- Candidates Look to Make Family Legacies in Congress
- Cruz's Struggle: This Man Loves to Argue
- DSCC Topped $5 Million in March
- NRSC Raised $4.9 Million in March
- NRCC Outraises DCCC in March, Is Now Debt-Free
The peculiarity of Washington’s film scene is such that even being feted at one of the world’s most enchanting embassies, located within a stone’s throw of the Capitol, can be a minor letdown.
Oscar-nominated director Philippe Falardeau has come a long way. His first foray into filmmaking came when he was a contestant on a Canadian game show that sent him around the world to make several short films in a six-month window.
His feature films, with titles such as “The Left-Hand Side of the Fridge” and “Congorama,” place him only tangentially in the American art-house and foreign-language circuit. And yet, there he was earlier this year, walking the red carpet in Hollywood with the likes of George Clooney at the Academy Awards.
So it’s not that Filmfest DC — which screened Falardeau’s latest film, the Oscar-nominated “Monsieur Lazhar” — doesn’t have its charms. Or that Falardeau, in town for Filmfest and as part of a worldwide tour to tout the film and discuss everything from Canada’s immigration policies to the food in Vancouver, isn’t honored to have his government’s adulation. It’s just, well, the Oscars have a way of grabbing the imagination.
“There are two things in the United States that are impressive,” Falardeau told a collection of Canadian dignitaries, members of the press and cineasts at the Canadian Embassy last Friday. “The Grand Canyon and the red carpet.”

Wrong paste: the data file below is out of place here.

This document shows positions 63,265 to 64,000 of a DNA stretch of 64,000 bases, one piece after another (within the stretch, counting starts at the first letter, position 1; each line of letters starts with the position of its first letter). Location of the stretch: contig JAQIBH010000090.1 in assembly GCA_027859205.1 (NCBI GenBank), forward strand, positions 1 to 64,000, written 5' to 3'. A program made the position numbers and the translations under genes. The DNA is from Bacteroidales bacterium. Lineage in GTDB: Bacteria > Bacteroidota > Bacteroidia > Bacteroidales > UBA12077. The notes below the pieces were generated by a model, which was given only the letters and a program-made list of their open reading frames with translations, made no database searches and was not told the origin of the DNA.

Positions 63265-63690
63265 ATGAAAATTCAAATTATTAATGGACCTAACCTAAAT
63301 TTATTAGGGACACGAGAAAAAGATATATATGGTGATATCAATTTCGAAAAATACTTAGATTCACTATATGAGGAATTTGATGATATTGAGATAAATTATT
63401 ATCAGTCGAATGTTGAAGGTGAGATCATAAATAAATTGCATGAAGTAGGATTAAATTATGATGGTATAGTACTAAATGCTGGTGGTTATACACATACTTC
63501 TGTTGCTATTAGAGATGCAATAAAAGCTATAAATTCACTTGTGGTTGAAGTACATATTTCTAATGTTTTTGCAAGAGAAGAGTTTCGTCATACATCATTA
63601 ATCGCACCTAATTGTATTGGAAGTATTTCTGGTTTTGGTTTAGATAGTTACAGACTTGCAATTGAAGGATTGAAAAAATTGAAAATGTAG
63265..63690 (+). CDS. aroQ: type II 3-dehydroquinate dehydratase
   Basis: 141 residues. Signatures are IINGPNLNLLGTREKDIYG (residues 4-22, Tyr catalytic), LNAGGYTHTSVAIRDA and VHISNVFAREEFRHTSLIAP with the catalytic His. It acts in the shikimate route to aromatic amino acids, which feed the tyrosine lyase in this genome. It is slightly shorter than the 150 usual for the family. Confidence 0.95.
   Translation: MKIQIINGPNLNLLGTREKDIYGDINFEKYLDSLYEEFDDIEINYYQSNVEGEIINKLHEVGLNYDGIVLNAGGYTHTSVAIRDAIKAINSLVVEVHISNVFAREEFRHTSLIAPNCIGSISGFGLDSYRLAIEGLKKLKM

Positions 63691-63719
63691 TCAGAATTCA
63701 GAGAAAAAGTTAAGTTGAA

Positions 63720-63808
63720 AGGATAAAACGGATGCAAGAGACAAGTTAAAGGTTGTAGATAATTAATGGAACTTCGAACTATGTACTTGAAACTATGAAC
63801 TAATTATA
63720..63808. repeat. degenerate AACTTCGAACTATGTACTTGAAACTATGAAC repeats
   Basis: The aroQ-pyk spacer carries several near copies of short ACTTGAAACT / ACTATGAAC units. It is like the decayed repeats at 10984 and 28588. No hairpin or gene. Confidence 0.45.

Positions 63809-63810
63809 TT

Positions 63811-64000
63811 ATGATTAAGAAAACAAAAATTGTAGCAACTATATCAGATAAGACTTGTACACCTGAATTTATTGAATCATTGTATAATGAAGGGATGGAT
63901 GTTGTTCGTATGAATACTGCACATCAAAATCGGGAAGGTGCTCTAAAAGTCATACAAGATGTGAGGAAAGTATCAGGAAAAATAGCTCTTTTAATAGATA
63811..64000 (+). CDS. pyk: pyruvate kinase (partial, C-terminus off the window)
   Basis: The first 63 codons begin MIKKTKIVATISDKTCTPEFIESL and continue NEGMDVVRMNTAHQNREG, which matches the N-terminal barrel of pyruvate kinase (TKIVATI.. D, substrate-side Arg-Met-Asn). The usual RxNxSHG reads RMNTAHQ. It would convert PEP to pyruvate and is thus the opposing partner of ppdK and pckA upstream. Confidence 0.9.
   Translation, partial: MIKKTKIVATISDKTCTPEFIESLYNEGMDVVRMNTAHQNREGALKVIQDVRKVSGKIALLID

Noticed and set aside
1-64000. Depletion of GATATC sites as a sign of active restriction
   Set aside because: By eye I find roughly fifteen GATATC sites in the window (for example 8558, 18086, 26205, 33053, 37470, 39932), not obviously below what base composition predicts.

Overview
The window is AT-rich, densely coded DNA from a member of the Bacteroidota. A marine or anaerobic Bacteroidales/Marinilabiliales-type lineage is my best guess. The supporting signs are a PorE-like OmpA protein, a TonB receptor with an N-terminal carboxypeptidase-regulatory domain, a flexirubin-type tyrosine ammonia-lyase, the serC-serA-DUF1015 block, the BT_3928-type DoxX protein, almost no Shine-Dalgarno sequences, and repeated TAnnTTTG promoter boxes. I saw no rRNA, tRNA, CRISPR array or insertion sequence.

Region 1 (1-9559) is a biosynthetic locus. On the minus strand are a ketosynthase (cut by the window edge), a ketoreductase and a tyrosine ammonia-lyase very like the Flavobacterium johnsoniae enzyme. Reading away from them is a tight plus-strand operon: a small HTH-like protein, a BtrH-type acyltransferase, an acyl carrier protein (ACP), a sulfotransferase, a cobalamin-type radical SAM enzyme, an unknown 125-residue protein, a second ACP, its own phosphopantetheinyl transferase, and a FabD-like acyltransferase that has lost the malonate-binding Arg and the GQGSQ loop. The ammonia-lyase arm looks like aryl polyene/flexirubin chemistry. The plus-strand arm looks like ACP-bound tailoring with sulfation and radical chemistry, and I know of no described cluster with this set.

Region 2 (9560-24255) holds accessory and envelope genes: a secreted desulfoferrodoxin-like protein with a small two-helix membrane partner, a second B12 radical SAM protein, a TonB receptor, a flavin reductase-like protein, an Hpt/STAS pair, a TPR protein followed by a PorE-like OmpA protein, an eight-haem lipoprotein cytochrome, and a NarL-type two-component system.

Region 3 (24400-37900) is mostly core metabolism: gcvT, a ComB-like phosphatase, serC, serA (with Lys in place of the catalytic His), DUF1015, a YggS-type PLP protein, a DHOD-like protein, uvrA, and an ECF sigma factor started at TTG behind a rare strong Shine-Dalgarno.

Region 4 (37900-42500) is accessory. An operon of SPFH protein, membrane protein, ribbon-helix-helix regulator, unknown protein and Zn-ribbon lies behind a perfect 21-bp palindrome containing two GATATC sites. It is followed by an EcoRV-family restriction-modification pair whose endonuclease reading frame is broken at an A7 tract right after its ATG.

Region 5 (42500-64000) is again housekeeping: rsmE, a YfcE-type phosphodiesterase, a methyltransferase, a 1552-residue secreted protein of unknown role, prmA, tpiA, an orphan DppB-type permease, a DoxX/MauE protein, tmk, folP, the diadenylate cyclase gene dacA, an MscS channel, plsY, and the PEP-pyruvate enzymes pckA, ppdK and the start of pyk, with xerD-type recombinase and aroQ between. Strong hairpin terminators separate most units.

And as far as that goes, the jeans-and-sneakers-clad director added, one can see the canyon whenever one wants. Walking the carpet is a bit more rare.
‘Act Like You’ve Been There’
It’s been a whirlwind few months for the Quebec-born Falardeau.
“Monsieur Lazhar,” his fourth feature, is the story of an Algerian immigrant to Quebec who is hired to be a long-term substitute for an elementary school class whose teacher has committed suicide. The title character has his own traumas to work through and is seeking political asylum. It’s a quiet film that avoids most of the cliches of similar films that feature an outsider teacher helping students heal or harness inner potential.
The film began attracting attention at the Sundance Film Festival in January, which was followed later that month by its Academy Award nomination for best foreign language film.
It ended up losing to Iran’s “A Separation,” at February’s Oscars, but the praise for the film hasn’t abated. It opened in limited U.S. release last week.